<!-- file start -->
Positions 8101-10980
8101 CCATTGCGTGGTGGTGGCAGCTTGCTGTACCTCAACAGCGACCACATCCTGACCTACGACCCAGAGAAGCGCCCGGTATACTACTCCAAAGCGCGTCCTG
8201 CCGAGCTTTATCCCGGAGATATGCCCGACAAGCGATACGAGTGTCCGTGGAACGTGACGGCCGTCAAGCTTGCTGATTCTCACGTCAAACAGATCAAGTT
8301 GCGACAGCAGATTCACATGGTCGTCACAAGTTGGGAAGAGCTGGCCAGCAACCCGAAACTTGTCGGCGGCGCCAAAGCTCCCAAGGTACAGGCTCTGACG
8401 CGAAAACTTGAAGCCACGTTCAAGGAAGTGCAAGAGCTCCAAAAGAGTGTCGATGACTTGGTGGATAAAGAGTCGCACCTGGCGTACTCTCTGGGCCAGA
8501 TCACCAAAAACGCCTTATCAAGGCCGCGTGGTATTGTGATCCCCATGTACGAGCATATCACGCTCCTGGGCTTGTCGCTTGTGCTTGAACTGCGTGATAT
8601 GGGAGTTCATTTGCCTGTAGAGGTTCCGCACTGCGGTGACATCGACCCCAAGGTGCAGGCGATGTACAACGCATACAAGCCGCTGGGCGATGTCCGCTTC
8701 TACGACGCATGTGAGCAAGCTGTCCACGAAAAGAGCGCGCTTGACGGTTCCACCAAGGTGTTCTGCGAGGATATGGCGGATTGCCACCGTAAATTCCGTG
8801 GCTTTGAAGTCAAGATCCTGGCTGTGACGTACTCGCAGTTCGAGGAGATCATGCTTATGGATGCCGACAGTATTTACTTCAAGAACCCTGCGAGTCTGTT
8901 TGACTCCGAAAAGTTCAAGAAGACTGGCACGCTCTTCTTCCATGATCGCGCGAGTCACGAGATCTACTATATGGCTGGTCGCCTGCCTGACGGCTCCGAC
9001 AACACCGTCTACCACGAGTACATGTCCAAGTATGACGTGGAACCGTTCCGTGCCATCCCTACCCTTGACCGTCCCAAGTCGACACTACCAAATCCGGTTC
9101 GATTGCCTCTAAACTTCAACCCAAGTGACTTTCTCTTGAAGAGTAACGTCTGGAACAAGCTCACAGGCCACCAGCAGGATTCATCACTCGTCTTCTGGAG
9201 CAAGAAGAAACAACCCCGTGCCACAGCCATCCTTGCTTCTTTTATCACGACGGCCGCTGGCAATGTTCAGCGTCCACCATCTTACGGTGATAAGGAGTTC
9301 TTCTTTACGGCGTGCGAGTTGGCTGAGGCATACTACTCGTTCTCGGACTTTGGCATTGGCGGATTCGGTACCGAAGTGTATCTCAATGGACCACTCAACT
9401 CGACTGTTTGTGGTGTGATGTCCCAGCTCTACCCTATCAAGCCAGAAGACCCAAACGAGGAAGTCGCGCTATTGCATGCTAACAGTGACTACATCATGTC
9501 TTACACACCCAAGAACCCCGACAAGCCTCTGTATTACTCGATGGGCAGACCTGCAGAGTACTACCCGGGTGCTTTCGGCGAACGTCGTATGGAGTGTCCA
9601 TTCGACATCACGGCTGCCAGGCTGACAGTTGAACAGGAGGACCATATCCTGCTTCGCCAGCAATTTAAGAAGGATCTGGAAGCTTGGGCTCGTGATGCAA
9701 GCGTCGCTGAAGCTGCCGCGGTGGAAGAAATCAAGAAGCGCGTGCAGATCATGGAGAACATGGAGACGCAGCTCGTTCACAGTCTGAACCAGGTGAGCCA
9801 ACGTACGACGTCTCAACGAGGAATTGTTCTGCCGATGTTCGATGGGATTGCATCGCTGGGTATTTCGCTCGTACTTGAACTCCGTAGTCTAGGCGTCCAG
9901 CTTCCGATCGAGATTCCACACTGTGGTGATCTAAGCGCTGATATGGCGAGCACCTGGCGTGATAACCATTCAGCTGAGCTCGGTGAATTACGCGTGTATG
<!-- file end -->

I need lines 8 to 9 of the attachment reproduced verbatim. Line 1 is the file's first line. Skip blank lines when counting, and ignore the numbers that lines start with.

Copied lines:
8701 TACGACGCATGTGAGCAAGCTGTCCACGAAAAGAGCGCGCTTGACGGTTCCACCAAGGTGTTCTGCGAGGATATGGCGGATTGCCACCGTAAATTCCGTG
8801 GCTTTGAAGTCAAGATCCTGGCTGTGACGTACTCGCAGTTCGAGGAGATCATGCTTATGGATGCCGACAGTATTTACTTCAAGAACCCTGCGAGTCTGTT